December 15, 2017
Danielle Kaheaku '17 is a mother of two living on a small ranch that's home to horses, pygmy goats and a lot of dogs. She's also a full-time editor and ghostwriter who's published short stories and anthologies, written five novels, produced screenplays and has won multiple screen and literary awards. A member of several writers associations and networks, Kaheaku has used her talents across several writing mediums and genres. Now, she's working toward a new goal: branching out beyond her own writing projects to mentor a new generation of wordsmiths.
Kaheaku said she was nervous when she applied to Southern New Hampshire University (SNHU) with the intent to earn her master's in English and creative writing. "I chose to go back to school after a decade of working in entertainment because I want the opportunity to work with future generations of writers, editors and teachers in an instructional capacity," she said.
It had been years since she graduated with her bachelor's and Kaheaku said she wasn't sure what to expect when she returned to being a student. "I was pleasantly surprised with the online atmosphere," she said, "and I enjoyed being able to interact with peers from all walks of life and from all around the country."
As Kaheaku has her sights set on teaching, the course that was the most essential for her moving forward was English Instruction. "The course gave deeper insight into teaching a multitude of learning styles within a classroom and ways of altering lessons to incorporate a variety of teaching modalities. The information was extremely useful in helping me prepare my own course and lesson plans, and it's definitely knowledge I'll be using down the road," she said.
Kaheaku said although she has spent the past 12 years in academics and writing in the entertainment industry, participating in her first two discussion boards in instructor Gregory Salyer's Literary Theory course was a challenge. At first, Kaheaku said she wasn't getting what Salyer was saying, but then suddenly it all clicked. "I realized that some of the theories were methods I was already using in my writing but had never before put labels on to organize my writing process, and then everything fell into place," she said. Literary Theory, Kaheaku said, turned out to be her favorite and most memorable course of her master's degree in English program. "I have that textbook sitting face-out on a shelf in my office as a reminder to chill out and never give up."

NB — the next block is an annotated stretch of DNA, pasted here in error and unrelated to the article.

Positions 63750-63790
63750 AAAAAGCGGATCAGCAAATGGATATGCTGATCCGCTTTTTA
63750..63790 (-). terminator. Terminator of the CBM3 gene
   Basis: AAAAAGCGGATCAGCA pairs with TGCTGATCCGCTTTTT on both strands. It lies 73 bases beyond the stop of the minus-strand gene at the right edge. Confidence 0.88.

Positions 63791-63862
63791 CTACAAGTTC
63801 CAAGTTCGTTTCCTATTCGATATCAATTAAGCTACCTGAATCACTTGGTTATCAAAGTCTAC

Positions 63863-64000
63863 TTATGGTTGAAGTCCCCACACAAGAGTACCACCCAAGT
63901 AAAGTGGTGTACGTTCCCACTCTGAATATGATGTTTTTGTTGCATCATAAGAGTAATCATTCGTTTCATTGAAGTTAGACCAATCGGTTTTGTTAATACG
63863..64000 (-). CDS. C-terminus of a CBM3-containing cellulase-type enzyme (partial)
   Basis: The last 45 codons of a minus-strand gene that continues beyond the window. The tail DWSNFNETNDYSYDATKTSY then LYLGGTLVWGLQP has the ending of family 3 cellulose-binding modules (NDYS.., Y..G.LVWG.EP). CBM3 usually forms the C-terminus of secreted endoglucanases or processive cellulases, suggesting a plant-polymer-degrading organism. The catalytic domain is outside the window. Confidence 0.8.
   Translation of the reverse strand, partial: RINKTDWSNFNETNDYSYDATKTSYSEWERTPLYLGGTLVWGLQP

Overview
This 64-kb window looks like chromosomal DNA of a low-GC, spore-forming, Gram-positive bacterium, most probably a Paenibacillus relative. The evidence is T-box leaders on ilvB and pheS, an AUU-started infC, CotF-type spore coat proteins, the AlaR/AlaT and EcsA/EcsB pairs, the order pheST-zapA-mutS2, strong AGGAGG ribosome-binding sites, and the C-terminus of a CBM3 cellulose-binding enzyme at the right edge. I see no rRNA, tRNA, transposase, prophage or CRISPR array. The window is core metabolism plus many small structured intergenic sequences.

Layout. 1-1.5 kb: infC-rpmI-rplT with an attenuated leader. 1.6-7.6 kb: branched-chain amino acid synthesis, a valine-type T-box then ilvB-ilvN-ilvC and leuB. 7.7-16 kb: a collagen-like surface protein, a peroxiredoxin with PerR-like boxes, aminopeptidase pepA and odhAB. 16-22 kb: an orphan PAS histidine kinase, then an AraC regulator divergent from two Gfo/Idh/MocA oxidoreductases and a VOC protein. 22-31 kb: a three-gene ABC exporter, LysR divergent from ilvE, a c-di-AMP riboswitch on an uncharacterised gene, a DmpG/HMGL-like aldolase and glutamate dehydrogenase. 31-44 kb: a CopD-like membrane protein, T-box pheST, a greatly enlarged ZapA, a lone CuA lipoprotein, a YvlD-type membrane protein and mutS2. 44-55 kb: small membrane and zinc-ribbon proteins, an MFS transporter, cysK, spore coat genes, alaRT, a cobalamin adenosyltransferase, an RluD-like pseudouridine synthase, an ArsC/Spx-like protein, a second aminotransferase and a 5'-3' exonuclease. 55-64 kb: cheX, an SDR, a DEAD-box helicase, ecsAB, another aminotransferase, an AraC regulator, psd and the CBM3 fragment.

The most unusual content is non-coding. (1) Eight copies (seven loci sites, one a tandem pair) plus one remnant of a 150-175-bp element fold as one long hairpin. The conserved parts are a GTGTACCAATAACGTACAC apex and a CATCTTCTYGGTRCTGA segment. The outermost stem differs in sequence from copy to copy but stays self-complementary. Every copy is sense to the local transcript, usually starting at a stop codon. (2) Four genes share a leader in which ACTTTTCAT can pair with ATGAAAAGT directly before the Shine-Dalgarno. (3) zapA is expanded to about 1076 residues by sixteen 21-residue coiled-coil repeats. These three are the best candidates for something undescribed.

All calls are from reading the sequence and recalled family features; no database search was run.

Kaheaku's professional life continues to keep her engaged with other writers. She worked on a book released in October 2017 titled "California Screamin,'" a work composed of short stories from various horror authors. "It's a horror anthology focused on California lore and mythology, revealing the darker side of the Golden State." She's currently putting the finishing touches on the third installment of a trilogy of screenplays, the first two of which earned screenwriting awards. Kaheaku said her co-writer is looking at film options for the project. In another project, she gets to work on something a little different; she has a contract with a video game company to work on character dialogue.
With varied interests in creative writing, Kaheaku has had to find a balance between her personal life and her many projects. "I'm not going to lie - it can be tough at times," she said. For creative writers, Kaheaku said it's important to learn when to stop and take a break. "If I sat and wrote every time a great idea popped into my head, I'd never see my kids," she said. "I've learned to make a note and set it aside so that I have material waiting for me the next morning."
Kaheaku also has some guidance on setting boundaries to be successful in making writing a career. "I think the biggest piece of advice I can give to aspiring writers is that you need to treat your writing like a job," she said. "Set yourself hours and deadlines and stick to them." Kaheaku said you can't always wait for your muse to strike - you just need to write. She also stressed it's important to stop and clock out when your set time is up. "It can get hard to get used to at first, but once you train your mind it's not as hard as it sounds," she said.
As she continues to look for opportunities to help others perfect their writing skills, Kaheaku said her education at SNHU has given her a new set of tools to pass on to her mentees as well as a better awareness of "the nuances of thematic elements and devices in literature." Kaheaku said while she waits for the opportunity to become an instructor, she will continue doing what she loves - giving back to the writing community and working with aspiring authors.
By sharing her real-world experiences, Kaheaku said she hopes writers she works with will understand what the writing profession looks like outside of a classroom. She also said she wants to instill in these up-and-coming writers how to excel in their studies while they realistically plan for their future.
One of the organizations Kaheaku is actively involved with is the Horror Writers Association (HWA). "I really enjoy working with my mentees through the HWA," Kaheaku said, "and it's a great feeling when you can follow their new careers and see them take off after using the skills you've imparted."
You can follow Danielle Kaheaku on twitter @Kaheaku.
Ashley Wallis is an Army veteran and writer with a bachelor's in English language and literature from SNHU. She is currently living in the Denver area. Find her on Twitter @AshDWallis.
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